When I measure the fundamentals of the energy markets, I look at the relative levels year over year and the change in those levels, year over year. From this I gain an understanding on where the markets are in time which I believe is a much better metric than looking at them in absolute terms. I then combine this data with a demand model, created using various numbers from OPEC and other wonderful stats from my trusty Bloomberg arriving at a demand “trend” to support the other fundamental data.
The Department of energy reported the following data this morning,
Crude Oil Stks Bbls flat vs seen -50k, Gas Stks -3.2M Bbls In Wk; Seen -280,000, Distillate Stks +800,000 Bbls In Wk; Seen +1.6M, Refineries Ran At 92.5%; Seen 93.2% (from reuters)
Upon putting today’s numbers into the “washing machine,” the results are somewhat predictable. At the moment, demand is trending higher though at a much slower rate than a year ago. The year over year fundamental model at the moment is supportive for the unleaded market (for a weekly only it appears) and the distillate market (though not the fuel oil or jet fuel markets interestingly enough) but still bearish for the headline crude barrel. Thus if one were comparing relative performance, I would expect unleaded to outperform.
But do the fundamentals matter at the moment? I think they do. A trader said to me this morning that the news in the marketplace is driving trade and the fundamentals will probably be overlooked. Perhaps he is correct, today, but over the longer term, I have to believe the fundamentals matter and while the news is bullish at the moment for the market, the driver of gains over the next week will be the fundamentals.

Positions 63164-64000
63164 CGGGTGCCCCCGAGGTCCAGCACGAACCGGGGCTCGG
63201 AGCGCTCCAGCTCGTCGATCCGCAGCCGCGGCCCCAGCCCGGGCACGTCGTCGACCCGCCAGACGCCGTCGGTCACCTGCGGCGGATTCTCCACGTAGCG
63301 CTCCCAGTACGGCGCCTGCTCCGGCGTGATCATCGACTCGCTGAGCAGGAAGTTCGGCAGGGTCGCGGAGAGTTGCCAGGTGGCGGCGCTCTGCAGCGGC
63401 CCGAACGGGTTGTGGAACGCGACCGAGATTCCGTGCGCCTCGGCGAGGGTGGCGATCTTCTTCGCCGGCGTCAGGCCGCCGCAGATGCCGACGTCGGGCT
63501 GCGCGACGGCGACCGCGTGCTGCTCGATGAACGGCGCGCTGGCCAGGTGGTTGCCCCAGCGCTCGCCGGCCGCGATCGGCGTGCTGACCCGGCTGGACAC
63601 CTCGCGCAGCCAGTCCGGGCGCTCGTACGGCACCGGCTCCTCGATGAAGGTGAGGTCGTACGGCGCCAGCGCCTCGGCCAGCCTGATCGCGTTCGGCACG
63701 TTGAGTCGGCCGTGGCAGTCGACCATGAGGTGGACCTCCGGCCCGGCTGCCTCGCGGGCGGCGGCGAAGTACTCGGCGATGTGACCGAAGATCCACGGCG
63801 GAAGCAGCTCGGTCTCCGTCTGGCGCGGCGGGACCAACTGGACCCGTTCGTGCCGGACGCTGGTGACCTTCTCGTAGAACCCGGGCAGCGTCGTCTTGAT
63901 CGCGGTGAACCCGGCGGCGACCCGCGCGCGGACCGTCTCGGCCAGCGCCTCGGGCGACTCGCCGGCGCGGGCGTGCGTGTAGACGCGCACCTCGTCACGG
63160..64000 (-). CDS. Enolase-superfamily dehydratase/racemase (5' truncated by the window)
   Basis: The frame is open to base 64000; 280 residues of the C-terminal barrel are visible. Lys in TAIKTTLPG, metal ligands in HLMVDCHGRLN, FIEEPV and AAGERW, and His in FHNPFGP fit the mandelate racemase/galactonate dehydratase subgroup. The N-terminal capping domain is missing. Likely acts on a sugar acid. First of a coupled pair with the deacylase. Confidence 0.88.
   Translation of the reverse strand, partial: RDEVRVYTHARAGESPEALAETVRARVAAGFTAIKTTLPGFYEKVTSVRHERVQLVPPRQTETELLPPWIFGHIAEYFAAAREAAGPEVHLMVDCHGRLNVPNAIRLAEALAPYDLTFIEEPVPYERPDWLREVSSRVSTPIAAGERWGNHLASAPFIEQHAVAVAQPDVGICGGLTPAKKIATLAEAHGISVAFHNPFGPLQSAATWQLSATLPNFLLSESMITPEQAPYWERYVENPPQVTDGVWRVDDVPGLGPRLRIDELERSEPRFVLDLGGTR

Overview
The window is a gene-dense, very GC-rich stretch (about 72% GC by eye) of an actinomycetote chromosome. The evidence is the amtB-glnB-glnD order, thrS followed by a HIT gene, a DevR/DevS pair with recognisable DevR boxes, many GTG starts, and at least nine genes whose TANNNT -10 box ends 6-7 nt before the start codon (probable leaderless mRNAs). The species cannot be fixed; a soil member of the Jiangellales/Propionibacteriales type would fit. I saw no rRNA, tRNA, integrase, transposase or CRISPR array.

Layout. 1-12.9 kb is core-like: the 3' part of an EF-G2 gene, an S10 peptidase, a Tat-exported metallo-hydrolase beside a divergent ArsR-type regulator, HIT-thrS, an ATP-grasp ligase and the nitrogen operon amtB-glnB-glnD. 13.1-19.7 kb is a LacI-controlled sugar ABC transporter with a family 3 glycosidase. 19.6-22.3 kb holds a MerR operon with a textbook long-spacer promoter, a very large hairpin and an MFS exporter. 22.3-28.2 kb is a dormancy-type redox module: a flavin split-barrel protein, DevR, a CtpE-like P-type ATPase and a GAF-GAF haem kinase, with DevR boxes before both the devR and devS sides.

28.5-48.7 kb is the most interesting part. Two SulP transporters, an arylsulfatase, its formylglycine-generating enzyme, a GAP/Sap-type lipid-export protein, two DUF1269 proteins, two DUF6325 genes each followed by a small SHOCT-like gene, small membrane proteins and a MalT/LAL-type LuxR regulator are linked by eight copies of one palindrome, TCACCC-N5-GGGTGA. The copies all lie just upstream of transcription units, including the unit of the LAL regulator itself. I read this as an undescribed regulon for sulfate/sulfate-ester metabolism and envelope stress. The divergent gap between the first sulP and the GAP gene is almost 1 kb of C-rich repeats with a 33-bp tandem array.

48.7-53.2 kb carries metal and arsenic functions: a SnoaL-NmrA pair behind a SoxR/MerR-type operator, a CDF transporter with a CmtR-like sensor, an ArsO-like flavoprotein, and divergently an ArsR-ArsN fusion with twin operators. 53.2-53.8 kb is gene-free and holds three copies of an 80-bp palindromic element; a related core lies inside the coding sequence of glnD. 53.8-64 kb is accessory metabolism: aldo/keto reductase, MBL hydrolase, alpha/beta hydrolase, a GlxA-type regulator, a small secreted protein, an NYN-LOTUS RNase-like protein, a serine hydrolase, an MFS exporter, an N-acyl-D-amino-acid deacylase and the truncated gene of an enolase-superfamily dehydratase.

Combining bullish news with bullish inventory levels and you arrive at a story which could translate to a crude price near $78? I do not see much higher levels unless the unleaded market draws significantly again next week.
Looking at this market from a technical bias arrives at a bullish conclusion as well. The long term chart still points higher and could be pointing to a breakout in the power model (measures volume vs price). The demand and fundamental model gives credence and support to such a case. However, the intermediate term model is not as bullish which could put a lid on this breakout scenario. My very short term trading model has me trading the short side of the market. Overall, I would have an upside bias for unleaded into next week. For the others? More a neutral stance.